Table 5 is a summary of the feedstuffs percentages (DMB) used for each treatment within each study. Cost of rations ($/ton DM) were: Study 1, C-$86.40, T-$52.49; Study 2, C-$72.31, T-$52.22; Study 3, C-$114.85, T-$84.87; Study 4, C-$118.35, T-$82.85; Study 5, C-$89.00, T-$46.00; Study 6, C-$55.96, T-$46.00; Study 7, C-$115.65, T-$106.77; Study 8, C-$122.56, T-$112.54. The whey silage costs do not include labor costs to make the silage.
Animal and pen numbers and initial weights for C and T groups are shown in Table 6. All studies, except trial 1 utilized British-based crossbred steer calves or cows (Table 7). Study l used growing Holstein heifers. The cows used in studies 5 and 6 were pregnant and fed under maintenance conditions to gain .23 kg/day. In the growing and finishing trials all calves had been processed similarly prior to trial initiation by receiving a Brucellosis vaccination, parasite treatment (Dectomax, Pfizer Animal Health, Exton, PA), 8-Way Clostridial vaccine (Pfizer Animal Health, Exton, PA) and intranasal respiratory product (BoviShield, Pfizer Animal Health, Exton, PA). Calves or cows were placed in pens and received rations as shown (Tables 1, 2 and 3). For all studies the C and T diets were isocaloric and isonitrogenous. Calves and cows were fed at 08:00 h such that there were no refusals. Individual calf and cow weights were recorded initially, every 28 days and at trial termination. Feed intake was recorded daily. Body condition score (BCS) and backfat (BF) measurements were taken initially and at trial termination for the beef cow studies (5 and 6). Live animal ultrasound using proprietary image analysis software was used for BF measurements and in trials 7 and 8 for BF, longisimus dorsi, and marbling (Brethour, 1991). Steers in trials 7 and 8 were slaughtered at the E.A. Miller Ltd (Hyrum, UT) facility and carcasses graded after a 24h chill.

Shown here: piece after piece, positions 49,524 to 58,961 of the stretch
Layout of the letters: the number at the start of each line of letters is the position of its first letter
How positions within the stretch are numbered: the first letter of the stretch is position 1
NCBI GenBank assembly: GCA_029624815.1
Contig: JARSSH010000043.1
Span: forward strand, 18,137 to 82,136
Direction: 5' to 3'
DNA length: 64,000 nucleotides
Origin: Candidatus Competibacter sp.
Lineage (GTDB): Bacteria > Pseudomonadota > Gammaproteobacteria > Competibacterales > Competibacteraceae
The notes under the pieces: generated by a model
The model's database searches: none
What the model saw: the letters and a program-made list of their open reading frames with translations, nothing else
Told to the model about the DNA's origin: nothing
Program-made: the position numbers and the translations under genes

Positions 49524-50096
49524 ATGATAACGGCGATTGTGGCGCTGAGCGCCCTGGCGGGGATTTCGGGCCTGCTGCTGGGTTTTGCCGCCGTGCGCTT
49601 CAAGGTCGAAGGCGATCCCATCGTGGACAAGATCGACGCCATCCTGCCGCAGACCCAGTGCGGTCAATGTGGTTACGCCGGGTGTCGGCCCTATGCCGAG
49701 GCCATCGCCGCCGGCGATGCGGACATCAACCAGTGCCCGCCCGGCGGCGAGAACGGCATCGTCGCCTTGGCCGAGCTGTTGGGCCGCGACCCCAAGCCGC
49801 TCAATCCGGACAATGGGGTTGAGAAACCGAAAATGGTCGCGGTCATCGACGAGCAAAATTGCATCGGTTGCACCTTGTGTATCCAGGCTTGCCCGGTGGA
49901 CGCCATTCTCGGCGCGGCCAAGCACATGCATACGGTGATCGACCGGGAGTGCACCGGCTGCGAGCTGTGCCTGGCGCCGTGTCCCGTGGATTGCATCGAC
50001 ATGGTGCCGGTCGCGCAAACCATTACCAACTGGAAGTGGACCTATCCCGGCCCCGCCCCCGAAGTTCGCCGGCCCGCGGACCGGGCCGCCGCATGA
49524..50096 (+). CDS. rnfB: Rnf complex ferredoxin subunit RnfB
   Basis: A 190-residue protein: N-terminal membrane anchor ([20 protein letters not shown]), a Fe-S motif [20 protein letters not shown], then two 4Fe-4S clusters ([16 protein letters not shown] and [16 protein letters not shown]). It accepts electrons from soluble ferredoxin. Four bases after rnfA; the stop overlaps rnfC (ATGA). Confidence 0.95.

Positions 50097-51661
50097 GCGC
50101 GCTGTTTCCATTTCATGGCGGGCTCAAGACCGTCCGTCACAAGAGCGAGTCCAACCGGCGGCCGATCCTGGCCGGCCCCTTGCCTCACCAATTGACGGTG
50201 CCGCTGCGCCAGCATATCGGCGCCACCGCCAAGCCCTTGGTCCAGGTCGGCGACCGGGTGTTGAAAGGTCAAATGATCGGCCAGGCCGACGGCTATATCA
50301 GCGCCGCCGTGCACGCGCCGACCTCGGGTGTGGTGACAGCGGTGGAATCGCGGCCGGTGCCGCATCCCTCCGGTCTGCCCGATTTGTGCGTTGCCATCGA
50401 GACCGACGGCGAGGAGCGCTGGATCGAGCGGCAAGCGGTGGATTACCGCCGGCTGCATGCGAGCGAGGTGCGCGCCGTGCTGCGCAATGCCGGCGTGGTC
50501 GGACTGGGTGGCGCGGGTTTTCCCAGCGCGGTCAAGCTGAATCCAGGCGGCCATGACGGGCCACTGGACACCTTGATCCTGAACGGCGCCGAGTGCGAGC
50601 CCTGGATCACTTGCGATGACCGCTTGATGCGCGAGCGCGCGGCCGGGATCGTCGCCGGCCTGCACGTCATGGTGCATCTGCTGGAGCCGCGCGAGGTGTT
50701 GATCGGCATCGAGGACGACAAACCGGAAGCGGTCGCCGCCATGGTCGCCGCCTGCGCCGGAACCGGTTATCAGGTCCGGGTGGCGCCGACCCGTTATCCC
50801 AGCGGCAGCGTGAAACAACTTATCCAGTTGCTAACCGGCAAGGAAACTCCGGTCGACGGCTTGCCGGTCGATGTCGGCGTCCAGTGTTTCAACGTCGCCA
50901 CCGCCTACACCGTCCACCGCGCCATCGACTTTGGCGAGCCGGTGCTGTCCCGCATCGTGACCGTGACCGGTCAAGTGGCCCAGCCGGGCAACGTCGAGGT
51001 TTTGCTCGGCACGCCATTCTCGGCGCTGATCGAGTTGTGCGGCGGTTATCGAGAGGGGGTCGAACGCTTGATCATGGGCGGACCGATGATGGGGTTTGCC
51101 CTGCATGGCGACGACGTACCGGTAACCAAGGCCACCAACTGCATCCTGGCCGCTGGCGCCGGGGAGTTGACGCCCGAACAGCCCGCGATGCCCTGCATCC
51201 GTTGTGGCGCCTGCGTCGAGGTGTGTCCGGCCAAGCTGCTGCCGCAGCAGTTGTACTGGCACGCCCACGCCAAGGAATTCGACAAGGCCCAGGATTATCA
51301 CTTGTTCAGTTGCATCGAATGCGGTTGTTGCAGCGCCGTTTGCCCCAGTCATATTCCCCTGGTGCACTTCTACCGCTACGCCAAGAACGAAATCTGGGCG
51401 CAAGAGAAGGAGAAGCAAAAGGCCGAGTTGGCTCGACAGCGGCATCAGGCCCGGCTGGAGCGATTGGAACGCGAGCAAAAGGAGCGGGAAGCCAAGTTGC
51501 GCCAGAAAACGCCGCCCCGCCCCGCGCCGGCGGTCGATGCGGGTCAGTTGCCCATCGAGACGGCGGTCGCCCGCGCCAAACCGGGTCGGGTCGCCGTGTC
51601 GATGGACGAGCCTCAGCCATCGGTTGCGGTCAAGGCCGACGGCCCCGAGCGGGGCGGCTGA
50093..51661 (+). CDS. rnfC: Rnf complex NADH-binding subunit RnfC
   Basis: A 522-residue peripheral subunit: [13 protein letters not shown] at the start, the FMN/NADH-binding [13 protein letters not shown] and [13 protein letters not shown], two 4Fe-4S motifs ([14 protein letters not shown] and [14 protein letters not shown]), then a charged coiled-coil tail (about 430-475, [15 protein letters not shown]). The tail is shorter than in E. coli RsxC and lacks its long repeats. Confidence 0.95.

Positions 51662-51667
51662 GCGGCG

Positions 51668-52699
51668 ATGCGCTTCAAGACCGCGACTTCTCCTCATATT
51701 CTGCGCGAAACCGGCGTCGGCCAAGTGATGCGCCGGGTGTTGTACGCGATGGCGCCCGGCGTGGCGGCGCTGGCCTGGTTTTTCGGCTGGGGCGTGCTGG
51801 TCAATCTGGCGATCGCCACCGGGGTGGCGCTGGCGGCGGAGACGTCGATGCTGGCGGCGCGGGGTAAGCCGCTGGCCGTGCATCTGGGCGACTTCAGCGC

The C and T diets that were used in studies 3 , 4, 5 and 6 were fed to four ruminally cannulated beef cows in digestibility trials using replicated 2 ¡Ñ 2 Latin square designs. Results from study 6 were not available for this report due to laboratory delays. Cows were individually housed in open front 4 m X 10 m pens with concrete floors. All feedstuffs were fed once daily at 08:00 h for a 21 d adaptation period followed by a 6-d collection period. Rations were fed at amounts that were totally consumed daily. During the collection periods, fecal grab samples (300 g) were obtained at 08:00 h from each heifer. Samples of the total mixed ration (TMR), feces and individual feedstuff samples were also obtained daily throughout the collection period. Feed and fecal samples were dried at 60ƒµ C for 72 h and ground in a Wiley mill to pass a 1 mm screen. They were then analyzed for DM (AOAC, 2000; 934.01), for total N using a LECO CHN-1000 Combustion Analyzer (Sweeeney, 1989; Yeomans and Bremmer, 1991), ADF and NDF using an Ankom Fiber Analyzer (Ankom Technology, Fairport, NY). The NDF was assayed without sodium sulfite, with alpha amylase, and without residual ash. Acid insoluble ash (AIA) (Van Keulen and Young, 1977) was used as an internal marker to estimate apparent nutrient digestibility. Feed samples were dried at 60 C for 72 h and ground to pass through a 1 mm screen and proportionately composited by cow for each of the two collection periods. Analysis of feed samples followed the same procedures and methodologies as those used for the fecal samples.